From Mad Men to Downton Abbey, nothing can incite clothing envy like a good drama set in the past—except for maybe a good cinematic period piece.
As the titular character in the film adaptation of Leo Tolstoy’s Anna Karenina, Keira Knightley exudes old world luxury. In the trailer, she’s draped in bold colours, luscious furs and strands of pearls that befit her role as the 19th century Russian socialite caught in an illicit love affair.
With help from the film’s costume designer Jacqueline Durran, a little old-time elegance can now be injected into our wardrobes with Banana Republic’s Anna Karenina capsule collection (in-stores and online on October 31st).
Durran, who has worked with Director Joe Wright and Knightley before (remember the green dress from Atonement? That was her), helped style and curate looks from creative director Simon Kneen’s holiday collection.
“The whole feel, the whole idea, of late 19th century Russia is kind of romantic,” said Durran. “I think that those are the elements that you can bring into Banana Republic and put together and make something, that is dressed up and fun.”
According to Durran, Wright had the idea to apply fifties sensibility to the late nineteenth century style in order to create the stunning costumes.
“It’s not a historically accurate film. We kind of made the costumes a really kind of hybrid of the 1950s and 1870s costumes,” explained Durran. “We took a [fifties couture] approach to shape and then applied it to the 1870s shape.”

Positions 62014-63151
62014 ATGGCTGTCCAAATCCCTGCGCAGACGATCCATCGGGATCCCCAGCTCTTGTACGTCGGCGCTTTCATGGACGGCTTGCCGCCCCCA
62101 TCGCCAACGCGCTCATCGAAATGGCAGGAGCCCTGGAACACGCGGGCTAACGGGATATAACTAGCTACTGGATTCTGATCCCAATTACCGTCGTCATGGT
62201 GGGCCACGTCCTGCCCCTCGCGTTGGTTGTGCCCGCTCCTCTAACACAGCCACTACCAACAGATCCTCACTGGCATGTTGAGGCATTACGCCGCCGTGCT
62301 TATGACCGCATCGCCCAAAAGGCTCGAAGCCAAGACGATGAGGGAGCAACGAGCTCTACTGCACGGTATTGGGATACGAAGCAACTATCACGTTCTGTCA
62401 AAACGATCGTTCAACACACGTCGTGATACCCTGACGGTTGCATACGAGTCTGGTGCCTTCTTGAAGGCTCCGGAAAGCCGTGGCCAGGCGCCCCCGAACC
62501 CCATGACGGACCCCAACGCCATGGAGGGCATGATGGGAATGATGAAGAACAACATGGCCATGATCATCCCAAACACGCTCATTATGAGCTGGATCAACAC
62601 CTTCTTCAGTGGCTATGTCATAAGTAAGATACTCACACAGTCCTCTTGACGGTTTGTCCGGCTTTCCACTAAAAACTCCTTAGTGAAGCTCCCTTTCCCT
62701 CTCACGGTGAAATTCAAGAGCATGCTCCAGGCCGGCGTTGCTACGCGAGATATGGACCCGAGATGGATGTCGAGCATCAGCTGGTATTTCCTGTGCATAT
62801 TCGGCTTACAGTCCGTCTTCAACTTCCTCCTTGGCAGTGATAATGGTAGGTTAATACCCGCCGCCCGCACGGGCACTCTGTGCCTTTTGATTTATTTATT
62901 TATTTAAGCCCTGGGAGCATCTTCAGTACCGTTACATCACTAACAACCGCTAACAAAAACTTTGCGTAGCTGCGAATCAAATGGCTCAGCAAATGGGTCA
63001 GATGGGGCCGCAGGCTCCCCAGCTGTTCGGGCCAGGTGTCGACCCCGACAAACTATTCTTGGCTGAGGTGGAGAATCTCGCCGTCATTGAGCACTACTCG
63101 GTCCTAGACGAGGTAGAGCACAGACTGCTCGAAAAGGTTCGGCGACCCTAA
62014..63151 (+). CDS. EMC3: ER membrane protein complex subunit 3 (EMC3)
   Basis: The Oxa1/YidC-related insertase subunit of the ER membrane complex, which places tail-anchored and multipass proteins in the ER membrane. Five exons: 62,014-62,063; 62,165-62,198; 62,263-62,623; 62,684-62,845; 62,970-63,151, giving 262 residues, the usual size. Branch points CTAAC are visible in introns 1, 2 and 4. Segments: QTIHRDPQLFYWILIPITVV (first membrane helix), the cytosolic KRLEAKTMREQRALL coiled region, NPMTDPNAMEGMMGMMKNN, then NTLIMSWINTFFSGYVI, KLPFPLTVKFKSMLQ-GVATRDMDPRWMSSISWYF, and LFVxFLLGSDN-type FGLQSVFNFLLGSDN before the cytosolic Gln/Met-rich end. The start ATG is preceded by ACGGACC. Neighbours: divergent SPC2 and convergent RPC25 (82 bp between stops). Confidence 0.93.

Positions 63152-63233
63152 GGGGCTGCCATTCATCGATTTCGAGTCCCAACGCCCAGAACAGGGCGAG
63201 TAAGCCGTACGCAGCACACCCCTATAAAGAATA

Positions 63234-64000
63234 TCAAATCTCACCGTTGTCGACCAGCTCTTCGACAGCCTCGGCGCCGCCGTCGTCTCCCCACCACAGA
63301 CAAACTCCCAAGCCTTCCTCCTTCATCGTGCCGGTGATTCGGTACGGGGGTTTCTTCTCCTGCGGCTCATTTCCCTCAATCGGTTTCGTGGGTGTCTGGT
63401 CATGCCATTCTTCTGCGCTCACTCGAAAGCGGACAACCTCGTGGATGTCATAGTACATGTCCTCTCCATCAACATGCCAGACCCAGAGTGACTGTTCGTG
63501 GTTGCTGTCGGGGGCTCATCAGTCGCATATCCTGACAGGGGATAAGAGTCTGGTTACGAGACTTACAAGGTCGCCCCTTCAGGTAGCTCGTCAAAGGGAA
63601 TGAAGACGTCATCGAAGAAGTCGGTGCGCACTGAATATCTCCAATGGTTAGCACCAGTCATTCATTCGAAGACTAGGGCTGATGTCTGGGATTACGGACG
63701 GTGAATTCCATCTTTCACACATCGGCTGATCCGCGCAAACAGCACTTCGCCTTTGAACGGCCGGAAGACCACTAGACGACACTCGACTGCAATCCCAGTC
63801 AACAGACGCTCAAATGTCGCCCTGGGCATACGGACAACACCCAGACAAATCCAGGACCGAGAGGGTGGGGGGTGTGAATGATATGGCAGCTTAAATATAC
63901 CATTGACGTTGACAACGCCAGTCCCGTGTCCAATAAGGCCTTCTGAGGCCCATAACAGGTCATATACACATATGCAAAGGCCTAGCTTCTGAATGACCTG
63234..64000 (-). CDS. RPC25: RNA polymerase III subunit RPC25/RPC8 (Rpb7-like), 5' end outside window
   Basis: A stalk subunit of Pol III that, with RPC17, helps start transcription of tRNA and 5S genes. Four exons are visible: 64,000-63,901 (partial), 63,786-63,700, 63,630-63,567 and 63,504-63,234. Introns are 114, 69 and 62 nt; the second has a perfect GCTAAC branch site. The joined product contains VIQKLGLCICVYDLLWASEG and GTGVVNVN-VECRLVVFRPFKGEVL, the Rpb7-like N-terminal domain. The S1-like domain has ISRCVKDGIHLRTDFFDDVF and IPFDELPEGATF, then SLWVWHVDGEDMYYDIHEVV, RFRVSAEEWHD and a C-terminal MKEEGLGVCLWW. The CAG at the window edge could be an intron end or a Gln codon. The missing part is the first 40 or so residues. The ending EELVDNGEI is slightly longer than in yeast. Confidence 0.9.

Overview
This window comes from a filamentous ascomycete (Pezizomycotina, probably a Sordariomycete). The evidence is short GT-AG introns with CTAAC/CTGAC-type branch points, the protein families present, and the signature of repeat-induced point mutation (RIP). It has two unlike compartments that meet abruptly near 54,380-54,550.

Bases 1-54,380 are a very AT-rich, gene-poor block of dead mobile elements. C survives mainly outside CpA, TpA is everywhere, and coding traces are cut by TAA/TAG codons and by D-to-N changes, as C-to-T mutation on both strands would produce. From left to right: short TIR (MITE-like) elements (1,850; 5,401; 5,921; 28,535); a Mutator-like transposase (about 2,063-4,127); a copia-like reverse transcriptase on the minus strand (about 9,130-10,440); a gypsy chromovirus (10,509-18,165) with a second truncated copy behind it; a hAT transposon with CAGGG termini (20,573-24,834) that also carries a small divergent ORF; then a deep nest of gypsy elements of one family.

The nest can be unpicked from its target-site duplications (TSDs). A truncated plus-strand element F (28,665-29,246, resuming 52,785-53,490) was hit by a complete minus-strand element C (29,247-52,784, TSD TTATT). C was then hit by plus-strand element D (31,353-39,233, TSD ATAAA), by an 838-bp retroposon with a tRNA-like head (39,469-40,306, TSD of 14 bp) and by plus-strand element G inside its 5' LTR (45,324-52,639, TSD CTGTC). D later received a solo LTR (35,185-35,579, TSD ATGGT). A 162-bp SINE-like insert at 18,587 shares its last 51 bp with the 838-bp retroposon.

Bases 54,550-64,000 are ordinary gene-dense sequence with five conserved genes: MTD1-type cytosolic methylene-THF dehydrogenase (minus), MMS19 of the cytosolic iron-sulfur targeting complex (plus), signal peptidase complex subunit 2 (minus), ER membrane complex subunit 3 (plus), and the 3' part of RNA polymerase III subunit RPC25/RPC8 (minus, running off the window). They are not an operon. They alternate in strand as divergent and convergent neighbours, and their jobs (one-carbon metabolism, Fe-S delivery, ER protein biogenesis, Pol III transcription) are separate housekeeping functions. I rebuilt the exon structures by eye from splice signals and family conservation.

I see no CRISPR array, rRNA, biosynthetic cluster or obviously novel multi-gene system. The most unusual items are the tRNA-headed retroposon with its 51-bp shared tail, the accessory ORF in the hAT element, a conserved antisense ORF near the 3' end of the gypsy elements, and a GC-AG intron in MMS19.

The resulting collection for Banana Republic possesses the same aesthetics with its clean lines and fur accessories. For women, prices range from $28 for lace floral tights to $240 for a wool cape.
Luckily for us, the pieces in the collections aren’t as outrageous as the large fur hats and corseted dresses seen on screen. When worn separately, pieces like the black pencil skirt and black velvet blazer are suitable for the everyday.
“People wouldn’t necessarily want to go and wear an Anna Karenina dress, it would be too much,” said Durran. “So you take something very wearable, like a black party dress, and then you spruce it up with what we used in the film, like fur, diamonds and chiffon.”
As a nod to the two red dresses Knightley wears in the film, Durran selected a red dress into the mainly black collection. While many may see a red dress a little too extravagant for the everyday, Durran encourages us not to shy away from it.
“It’s just [about] having a more exciting character. It’s only for one day or for a party or something—it’s not like making a huge commitment,” she said. “I think that’s what you do when you dress up when you’re little. We can do a little bit more of that.”—Portia Baladad with files from Ryan Porter